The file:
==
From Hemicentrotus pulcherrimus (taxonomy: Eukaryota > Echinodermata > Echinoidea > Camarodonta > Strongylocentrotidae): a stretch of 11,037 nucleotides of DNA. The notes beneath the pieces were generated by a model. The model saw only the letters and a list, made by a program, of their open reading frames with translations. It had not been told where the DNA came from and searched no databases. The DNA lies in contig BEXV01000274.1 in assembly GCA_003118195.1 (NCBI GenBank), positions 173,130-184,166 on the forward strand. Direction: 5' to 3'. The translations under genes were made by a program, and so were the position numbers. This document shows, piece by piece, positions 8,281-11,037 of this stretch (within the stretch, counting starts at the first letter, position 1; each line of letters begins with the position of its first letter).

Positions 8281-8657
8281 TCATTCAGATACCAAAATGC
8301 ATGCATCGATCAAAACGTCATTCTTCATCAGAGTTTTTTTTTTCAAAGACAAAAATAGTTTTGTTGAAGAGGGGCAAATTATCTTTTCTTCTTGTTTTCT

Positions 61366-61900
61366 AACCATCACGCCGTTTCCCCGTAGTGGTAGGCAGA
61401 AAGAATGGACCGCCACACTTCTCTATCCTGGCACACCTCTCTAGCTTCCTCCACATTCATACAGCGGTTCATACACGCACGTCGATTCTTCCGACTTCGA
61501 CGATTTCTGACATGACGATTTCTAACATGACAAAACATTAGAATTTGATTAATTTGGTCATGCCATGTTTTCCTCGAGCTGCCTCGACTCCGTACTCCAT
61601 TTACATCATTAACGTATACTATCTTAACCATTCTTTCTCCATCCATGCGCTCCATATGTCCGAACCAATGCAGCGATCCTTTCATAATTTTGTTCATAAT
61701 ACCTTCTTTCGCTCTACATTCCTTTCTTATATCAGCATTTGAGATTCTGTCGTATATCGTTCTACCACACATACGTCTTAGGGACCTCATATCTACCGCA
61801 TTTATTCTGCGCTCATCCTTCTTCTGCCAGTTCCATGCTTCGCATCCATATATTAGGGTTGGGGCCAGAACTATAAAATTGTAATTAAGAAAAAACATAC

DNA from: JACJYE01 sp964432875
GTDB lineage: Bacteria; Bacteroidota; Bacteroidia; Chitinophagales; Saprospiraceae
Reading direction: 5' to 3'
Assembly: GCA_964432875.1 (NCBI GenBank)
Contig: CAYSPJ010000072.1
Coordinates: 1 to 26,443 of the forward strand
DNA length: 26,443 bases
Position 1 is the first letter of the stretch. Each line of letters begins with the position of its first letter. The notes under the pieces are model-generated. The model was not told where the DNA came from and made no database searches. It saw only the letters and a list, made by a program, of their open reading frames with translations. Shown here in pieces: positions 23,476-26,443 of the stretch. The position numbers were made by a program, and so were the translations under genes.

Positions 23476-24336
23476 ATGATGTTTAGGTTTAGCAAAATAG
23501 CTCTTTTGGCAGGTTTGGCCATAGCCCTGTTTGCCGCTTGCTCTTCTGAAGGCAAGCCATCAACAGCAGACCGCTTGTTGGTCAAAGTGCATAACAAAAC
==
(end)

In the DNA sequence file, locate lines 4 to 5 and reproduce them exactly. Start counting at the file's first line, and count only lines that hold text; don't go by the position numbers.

8301 ATGCATCGATCAAAACGTCATTCTTCATCAGAGTTTTTTTTTTCAAAGACAAAAATAGTTTTGTTGAAGAGGGGCAAATTATCTTTTCTTCTTGTTTTCT

Positions 61366-61900